Singspiel in three acts | Music by Ralph Benatzky and others
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Singspiel in drei Akten | Musik von Ralph Benatzky u. a. | Text von Hans Müller und Erik Charell nach dem Lustspiel (1898) von Oskar Blumenthal und Gustav Kadelburg | Spieldauer ca. 2 3/4 Stunden | Eine Pause
Singspiel in three acts | Music by Ralph Benatzky and others | Text by Hans Müller and Erik Charell after the Lustspiel (1898) by Oskar Blumenthal and Gustav Kadelburg | Playing time ca. 2 3/4 hours | One intermission
The Wolfgangsee is a perfect shade of turquoise blue, the mountains a luscious green, and the sun a brilliant golden orb. The White Horse Inn guesthouse is the ideal location to lazily while away the days…or it would be, if only the guests and staff could keep from falling in love with one another. But who can catch up on their R&R with love afoot? Leopold, the headwaiter, is in love with Josepha Vogelhuber, the owner of the inn. She, however, is in love with Dr. Siedler, the lawyer, who, in turn, has fallen for Ottilie, the daughter of his archrival, Giesecke, a real Berliner who’s not one to suffer fools gladly. All of this at the height of the tourist season! And just when they think it can’t get any crazier, the Austrian Emperor shows up, and chaos ensues.
This Singspiel premiered in 1930 at the Berlin Schauspielhaus (known today as the Konzerthaus) and was an immediate hit. Although The White Horse Inn is often regarded as a schmaltzy, provincial operetta, it originated in Weimar-era Berlin, a city overflowing with chansons, revues and cabarets. “And the local flavor is, so to speak, syncopated by the international flair of the girls and boys, proving St. Wolfgang isn’t all that remote,” wrote one critic in a review of the world premiere, describing the operetta’s combination of folksy sentiment and quintessential Berlin jazz sound.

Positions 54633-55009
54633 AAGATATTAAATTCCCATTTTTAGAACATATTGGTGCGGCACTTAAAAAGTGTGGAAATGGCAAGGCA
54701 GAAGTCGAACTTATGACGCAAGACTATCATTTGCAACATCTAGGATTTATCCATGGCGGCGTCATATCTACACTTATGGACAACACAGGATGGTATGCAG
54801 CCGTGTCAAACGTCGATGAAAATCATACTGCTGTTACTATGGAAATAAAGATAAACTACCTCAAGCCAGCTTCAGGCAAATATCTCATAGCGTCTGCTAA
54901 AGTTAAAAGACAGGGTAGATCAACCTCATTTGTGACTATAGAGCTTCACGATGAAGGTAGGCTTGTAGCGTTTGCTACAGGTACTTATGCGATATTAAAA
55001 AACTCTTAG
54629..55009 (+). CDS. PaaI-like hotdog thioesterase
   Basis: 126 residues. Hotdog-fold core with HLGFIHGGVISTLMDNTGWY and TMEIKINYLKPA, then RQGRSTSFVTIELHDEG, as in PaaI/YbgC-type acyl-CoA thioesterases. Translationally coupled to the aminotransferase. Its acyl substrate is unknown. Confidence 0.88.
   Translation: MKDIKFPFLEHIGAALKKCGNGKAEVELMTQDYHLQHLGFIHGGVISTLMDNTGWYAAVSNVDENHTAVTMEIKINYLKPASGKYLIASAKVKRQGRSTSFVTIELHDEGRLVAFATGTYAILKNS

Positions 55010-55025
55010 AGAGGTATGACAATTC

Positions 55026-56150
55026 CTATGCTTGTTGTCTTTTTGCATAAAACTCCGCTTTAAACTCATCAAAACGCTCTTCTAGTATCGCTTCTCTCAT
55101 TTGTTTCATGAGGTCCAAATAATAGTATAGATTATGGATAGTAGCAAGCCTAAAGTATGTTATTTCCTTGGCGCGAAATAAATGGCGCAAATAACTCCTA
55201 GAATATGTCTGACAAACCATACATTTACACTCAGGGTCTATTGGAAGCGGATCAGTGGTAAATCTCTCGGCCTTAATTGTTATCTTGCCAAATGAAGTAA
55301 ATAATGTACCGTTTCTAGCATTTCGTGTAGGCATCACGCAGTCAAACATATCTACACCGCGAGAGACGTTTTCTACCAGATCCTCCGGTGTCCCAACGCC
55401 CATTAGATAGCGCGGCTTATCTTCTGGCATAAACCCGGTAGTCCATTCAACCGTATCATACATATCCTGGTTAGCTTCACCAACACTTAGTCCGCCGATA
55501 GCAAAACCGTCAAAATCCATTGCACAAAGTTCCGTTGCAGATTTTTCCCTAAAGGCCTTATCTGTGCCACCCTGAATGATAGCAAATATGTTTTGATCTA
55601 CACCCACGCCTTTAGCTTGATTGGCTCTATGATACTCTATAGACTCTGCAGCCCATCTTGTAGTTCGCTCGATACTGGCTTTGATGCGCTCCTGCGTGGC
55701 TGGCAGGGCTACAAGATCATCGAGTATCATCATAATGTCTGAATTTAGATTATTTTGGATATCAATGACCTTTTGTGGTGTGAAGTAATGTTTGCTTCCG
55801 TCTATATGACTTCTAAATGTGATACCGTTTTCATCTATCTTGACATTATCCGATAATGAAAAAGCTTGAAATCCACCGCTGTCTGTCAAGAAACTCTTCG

The libretto is based on Oskar Blumenthal and Gustav Kadelburg’s 1898 comedy of the same name, and was adapted by Erik Charell and Hanns Müller, who was at that time a star author. Robert Gilbert (best known as the composer of songs for over 60 operettas and 100 films), wrote the majority of the song texts, alongside Robert Stolz and Bruno Granichstaedten. Altogether, seven individuals worked to bring The White Horse Inn to the stage, collaborating in a way similar to that of Broadway. Erik Charell, already familiar in the Berlin theater scene, was responsible for the production. The White Horse Inn helped make him internationally famous.
For this production’s premiere in October 2014, Volker Vogel both directs and appears as Giesecke on stage. Alexander Mudlagk designs the set and costumes, and First Kapellmeister Tobias Engeli conducts.
Musikalische Leitung Tobias Engeli, Inszenierung Volker Vogel, Choreografie Susanne Kirnbauer, Bühne und Kostüme Alexander J. Mudlagk, Choreinstudierung Mathias Drechsler, Dramaturgie Johanna Mangold, Chor Musikalische Komödie, Ballett Musikalische Komödie, Orchester Musikalische Komödie